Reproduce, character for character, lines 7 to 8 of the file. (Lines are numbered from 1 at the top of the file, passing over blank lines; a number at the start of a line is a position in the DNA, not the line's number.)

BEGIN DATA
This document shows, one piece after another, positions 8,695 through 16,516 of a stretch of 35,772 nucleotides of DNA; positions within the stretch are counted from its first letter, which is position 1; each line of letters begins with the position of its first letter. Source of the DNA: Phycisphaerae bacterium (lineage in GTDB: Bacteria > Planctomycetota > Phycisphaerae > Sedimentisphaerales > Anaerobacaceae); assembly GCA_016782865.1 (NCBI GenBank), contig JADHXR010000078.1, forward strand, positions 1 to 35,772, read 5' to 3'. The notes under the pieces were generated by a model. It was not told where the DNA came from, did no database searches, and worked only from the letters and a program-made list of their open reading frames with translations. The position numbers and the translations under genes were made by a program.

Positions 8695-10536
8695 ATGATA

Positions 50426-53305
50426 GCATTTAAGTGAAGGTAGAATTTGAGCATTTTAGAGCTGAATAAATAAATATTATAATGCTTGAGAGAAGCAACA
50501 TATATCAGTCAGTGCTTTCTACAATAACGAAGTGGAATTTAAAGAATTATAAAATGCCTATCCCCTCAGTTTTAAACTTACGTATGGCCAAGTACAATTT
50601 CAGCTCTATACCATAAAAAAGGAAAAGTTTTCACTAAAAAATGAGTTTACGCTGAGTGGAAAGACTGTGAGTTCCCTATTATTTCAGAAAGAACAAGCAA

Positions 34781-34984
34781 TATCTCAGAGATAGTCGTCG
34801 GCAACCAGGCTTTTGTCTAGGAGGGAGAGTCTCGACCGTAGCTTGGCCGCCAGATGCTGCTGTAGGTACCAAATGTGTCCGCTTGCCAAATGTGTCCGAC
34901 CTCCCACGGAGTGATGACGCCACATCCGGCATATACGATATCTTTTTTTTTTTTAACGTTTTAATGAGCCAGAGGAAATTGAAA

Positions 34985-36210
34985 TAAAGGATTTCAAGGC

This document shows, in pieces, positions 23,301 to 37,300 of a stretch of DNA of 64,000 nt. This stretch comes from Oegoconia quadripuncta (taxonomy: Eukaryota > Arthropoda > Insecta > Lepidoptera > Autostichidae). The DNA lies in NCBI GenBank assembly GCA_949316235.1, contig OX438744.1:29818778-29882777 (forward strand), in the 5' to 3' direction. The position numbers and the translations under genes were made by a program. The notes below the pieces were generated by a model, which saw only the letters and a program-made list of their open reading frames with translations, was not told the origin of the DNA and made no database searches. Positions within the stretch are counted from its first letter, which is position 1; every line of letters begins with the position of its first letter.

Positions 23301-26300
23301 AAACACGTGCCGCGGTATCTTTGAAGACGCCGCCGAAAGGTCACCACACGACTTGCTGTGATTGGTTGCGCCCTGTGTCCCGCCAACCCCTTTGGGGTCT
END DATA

50601 CAGCTCTATACCATAAAAAAGGAAAAGTTTTCACTAAAAAATGAGTTTACGCTGAGTGGAAAGACTGTGAGTTCCCTATTATTTCAGAAAGAACAAGCAA

Positions 34781-34984